Natural occurring protein leaves clues for osteoporosis

Feb 16, 2011 By Victoria Hollick

A naturally occurring protein may hold the key to treatments for osteoporosis, University of Sydney researchers have reported in this month's Journal of Bone and Mineral Research, the official journal of the American Society for Bone and Mineral Research.

The announcement follows more than a decade of research into interferon gamma, a protein which is produced by the body's immune system and and that is also used as a treatment for in humans.

A team of scientists, led by Associate Professor Gustavo Duque, worked with menopausal mice, injecting low doses of interferon gamma in the small mammals. Tests revealed the mice had increased bone mass and decreased bone damage resulting from menopause-associated .

Associate Professor Duque says: "This is a major step in the development of a completely new type of medication for osteoporosis, which stimulates bone formation instead of stopping bone destruction.

"We are targeting the real problem by stimulating the bone forming cells to work and produce more bone which increases and hopefully preventing new fractures. With ageing, there is a reduction in that predisposes people to this painful condition," he said.

Osteoporosis affects an estimated 300 million people worldwide. One in three women over the aged of 50 will experience osteoporotic fractures, as will one in five men of a similar age.

Experts predict, despite the current treatments available, by 2050, the worldwide incidence of in men is likely to increase by 310 percent and 240 percent in women.

"This increase is explained by the low rate of diagnosis and treatment for osteoporosis and also to some concerns about the potential side effects of the current treatments and to the similarities between the majority of the osteoporosis medications in terms of their anti-fracture effect and mechanism of action," Associate Professor Duque said.

"The Aging Bone Research Program is dedicated to understand and explaining the process of osteoporosis in older people and to developing comprehensive prevention strategies for falls and fractures in the elderly."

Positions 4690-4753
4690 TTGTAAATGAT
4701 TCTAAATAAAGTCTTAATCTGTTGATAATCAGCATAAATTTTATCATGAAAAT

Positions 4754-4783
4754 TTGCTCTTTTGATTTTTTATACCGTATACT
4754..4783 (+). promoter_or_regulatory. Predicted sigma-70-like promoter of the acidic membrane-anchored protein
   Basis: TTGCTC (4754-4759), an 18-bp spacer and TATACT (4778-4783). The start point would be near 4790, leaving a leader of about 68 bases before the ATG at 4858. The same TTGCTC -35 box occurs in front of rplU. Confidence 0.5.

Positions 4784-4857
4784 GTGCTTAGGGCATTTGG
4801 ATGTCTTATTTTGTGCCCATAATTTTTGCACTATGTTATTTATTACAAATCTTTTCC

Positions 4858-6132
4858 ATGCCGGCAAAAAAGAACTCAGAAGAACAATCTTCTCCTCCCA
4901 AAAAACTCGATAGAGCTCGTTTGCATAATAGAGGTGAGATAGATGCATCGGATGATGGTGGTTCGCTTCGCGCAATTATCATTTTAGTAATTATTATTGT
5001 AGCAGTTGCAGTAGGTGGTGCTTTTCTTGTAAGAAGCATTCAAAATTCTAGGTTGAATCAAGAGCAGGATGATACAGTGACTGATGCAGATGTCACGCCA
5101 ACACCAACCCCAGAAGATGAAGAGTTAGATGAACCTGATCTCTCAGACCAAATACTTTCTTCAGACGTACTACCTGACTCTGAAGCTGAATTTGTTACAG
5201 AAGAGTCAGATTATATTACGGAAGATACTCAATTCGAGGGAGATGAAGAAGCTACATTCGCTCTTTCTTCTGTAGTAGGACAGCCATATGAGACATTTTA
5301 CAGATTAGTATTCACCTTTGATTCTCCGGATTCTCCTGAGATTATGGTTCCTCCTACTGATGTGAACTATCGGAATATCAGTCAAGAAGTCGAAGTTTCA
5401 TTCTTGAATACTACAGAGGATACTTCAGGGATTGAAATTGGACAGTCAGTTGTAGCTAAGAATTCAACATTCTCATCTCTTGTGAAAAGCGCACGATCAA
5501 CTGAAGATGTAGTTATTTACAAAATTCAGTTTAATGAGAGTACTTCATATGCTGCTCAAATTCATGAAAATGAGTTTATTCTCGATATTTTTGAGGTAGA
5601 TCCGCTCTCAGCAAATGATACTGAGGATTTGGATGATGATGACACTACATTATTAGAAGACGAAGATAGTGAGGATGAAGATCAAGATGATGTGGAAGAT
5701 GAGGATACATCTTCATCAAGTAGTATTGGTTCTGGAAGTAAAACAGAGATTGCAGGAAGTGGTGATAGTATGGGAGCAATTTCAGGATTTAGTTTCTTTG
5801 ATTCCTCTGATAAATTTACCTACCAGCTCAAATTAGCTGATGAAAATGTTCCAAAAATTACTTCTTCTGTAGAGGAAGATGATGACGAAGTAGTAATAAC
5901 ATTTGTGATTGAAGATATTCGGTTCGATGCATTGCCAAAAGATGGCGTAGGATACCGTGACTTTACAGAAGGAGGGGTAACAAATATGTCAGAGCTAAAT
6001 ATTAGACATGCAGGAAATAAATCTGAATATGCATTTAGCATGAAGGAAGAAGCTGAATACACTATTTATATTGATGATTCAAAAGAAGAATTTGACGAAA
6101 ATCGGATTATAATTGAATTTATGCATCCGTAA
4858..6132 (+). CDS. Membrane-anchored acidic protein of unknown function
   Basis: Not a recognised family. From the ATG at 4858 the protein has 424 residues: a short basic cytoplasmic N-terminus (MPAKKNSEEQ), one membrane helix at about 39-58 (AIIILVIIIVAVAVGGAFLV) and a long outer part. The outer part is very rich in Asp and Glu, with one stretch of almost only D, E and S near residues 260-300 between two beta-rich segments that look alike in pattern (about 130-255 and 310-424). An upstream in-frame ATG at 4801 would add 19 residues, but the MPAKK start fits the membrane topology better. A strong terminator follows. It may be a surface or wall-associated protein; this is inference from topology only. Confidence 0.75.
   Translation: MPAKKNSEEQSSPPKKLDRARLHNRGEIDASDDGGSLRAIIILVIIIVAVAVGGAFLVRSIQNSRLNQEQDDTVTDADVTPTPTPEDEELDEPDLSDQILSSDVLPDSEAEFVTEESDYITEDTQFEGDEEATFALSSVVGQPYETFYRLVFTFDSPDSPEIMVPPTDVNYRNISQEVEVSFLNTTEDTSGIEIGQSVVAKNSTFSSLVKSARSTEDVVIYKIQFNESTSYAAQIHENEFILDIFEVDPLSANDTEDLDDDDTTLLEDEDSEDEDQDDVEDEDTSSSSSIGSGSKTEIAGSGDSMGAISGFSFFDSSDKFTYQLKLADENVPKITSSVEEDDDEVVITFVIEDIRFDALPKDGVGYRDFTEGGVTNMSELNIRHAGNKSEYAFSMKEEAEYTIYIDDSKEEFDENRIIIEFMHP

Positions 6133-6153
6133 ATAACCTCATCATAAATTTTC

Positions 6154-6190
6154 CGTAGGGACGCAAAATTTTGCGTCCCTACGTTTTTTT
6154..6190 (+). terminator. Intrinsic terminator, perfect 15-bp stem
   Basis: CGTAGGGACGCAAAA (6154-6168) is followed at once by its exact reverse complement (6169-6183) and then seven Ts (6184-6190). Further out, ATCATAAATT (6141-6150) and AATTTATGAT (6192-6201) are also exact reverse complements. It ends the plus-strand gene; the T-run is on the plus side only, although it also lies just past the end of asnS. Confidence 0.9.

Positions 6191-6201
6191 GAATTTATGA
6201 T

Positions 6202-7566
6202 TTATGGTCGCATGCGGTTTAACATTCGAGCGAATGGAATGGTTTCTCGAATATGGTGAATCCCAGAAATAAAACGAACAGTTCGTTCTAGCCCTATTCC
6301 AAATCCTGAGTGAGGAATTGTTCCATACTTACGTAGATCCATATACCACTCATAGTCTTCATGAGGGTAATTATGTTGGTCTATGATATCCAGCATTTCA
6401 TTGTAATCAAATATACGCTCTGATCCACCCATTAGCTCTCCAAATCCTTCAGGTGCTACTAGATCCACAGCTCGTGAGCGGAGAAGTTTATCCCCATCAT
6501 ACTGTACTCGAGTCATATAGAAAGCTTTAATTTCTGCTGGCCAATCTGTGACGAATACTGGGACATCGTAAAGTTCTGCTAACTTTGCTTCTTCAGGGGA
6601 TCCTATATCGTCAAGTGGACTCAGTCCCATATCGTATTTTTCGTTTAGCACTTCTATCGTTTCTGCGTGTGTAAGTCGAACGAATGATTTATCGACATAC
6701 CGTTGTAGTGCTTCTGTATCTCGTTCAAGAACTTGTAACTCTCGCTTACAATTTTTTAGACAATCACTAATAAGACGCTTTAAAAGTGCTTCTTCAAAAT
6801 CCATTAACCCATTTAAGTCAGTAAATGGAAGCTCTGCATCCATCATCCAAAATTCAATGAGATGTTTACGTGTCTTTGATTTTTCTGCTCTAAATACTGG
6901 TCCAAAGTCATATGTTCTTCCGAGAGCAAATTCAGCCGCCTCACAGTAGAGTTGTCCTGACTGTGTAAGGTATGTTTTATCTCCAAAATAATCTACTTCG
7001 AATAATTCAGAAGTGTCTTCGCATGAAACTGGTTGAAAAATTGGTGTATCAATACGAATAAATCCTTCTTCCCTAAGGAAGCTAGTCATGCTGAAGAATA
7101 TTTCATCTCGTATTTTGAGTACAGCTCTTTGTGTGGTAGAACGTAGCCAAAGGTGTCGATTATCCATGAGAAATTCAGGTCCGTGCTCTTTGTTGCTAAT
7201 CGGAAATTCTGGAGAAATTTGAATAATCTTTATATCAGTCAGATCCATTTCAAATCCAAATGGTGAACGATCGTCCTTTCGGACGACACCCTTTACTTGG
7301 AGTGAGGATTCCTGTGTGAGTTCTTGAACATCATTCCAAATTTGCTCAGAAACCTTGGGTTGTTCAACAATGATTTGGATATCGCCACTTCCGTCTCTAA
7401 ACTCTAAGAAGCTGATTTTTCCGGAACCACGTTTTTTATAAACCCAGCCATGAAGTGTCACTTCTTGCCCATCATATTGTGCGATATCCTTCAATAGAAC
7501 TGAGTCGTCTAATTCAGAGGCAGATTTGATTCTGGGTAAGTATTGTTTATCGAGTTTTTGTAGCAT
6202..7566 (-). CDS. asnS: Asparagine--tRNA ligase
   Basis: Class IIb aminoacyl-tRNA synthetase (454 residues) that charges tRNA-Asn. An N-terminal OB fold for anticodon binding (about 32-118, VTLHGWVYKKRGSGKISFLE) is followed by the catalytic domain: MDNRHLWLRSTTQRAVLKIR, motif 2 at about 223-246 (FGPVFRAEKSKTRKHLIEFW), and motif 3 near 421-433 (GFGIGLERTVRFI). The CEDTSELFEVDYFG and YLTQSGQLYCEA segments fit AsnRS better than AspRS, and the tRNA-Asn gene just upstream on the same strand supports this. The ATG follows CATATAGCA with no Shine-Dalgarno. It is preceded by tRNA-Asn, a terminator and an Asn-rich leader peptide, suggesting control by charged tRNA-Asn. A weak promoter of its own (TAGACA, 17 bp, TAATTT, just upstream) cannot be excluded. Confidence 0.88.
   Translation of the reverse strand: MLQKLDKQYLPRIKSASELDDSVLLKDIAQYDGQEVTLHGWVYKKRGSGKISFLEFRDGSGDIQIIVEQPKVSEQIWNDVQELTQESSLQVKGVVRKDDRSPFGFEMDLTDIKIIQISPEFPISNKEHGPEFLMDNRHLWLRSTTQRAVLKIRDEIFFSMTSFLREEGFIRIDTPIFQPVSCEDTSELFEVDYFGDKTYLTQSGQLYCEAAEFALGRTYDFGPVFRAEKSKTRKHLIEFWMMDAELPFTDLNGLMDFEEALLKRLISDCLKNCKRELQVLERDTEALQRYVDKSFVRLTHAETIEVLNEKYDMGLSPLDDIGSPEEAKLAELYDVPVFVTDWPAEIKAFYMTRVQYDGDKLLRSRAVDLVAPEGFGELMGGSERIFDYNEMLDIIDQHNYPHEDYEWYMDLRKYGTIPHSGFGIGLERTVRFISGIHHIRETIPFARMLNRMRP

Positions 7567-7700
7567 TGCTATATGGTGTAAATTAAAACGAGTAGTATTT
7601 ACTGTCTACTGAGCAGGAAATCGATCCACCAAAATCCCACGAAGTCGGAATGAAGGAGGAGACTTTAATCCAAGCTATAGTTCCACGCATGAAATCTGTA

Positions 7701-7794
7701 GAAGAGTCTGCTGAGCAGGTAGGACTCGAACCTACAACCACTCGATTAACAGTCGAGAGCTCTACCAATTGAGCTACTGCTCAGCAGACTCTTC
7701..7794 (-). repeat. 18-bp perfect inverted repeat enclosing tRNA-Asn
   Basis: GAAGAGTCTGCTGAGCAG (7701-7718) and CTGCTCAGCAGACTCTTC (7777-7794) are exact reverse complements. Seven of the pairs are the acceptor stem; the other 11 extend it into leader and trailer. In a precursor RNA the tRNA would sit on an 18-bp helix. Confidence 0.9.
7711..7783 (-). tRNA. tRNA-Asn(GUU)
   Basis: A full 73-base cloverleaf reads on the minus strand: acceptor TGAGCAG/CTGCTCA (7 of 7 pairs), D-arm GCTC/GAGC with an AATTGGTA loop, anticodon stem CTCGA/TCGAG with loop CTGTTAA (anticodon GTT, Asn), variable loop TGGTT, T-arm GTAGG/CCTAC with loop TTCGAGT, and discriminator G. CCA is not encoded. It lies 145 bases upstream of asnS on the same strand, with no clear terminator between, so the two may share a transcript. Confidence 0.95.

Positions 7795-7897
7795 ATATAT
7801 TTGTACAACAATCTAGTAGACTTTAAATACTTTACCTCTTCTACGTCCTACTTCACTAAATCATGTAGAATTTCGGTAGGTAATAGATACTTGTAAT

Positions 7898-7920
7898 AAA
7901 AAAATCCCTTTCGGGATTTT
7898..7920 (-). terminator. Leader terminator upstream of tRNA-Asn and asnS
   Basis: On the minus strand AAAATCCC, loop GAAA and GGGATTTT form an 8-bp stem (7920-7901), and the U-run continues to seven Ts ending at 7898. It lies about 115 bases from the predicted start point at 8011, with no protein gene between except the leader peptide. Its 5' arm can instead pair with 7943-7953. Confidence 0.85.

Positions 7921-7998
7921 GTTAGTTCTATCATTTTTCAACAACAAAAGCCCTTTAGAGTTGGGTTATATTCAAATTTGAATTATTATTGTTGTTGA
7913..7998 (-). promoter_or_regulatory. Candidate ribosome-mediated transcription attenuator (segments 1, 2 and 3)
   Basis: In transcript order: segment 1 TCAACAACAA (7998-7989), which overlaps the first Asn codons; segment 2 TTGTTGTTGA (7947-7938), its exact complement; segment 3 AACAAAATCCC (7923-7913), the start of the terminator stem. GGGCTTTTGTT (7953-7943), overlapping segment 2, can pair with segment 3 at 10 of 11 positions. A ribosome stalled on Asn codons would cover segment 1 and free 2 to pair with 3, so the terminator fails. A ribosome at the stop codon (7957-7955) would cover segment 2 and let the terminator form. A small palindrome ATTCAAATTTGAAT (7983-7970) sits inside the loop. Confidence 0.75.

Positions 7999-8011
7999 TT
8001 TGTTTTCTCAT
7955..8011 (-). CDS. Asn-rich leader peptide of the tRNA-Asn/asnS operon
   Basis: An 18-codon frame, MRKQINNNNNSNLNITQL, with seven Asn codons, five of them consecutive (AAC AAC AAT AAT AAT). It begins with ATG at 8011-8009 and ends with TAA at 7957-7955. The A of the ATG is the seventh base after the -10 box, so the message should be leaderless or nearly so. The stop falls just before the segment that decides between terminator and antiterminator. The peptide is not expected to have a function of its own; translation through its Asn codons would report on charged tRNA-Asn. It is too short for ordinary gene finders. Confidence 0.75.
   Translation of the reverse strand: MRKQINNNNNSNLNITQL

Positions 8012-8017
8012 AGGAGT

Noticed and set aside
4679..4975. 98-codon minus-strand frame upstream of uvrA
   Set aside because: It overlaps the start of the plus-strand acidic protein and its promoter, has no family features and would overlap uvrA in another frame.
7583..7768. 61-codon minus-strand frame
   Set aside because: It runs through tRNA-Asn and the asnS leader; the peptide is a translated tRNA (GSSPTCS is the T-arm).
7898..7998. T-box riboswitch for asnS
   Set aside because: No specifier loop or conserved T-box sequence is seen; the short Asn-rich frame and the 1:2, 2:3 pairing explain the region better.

Explore further: Wearable artificial kidney safety testing receives go-ahead

Provided by University of Sydney

not rated yet
add to favorites email to friend print save as pdf

Related Stories

Researchers pinpoint osteoporosis genes

May 03, 2010

A team of international researchers has identified 20 genes associated with osteoporosis and bone weakness, including 13 genes never previously associated with the disease. Osteoporosis is a highly heritable trait, but this ...

Stem cells could halt osteoporosis, promote bone growth

Mar 04, 2009

While interferon gamma sounds like an outer space weapon, it's actually a hormone produced by our own bodies, and it holds great promise to repair bones affected by osteoporosis. In a new study published in the journal Stem Ce ...

Recommended for you

A novel therapy for sepsis?

16 hours ago

A University of Tokyo research group has discovered that pentatraxin 3 (PTX3), a protein that helps the innate immune system target invaders such as bacteria and viruses, can reduce mortality of mice suffering ...

Cellular protein may be key to longevity

Sep 15, 2014

Researchers have found that levels of a regulatory protein called ATF4, and the corresponding levels of the molecules whose expression it controls, are elevated in the livers of mice exposed to multiple interventions ...

User comments : 0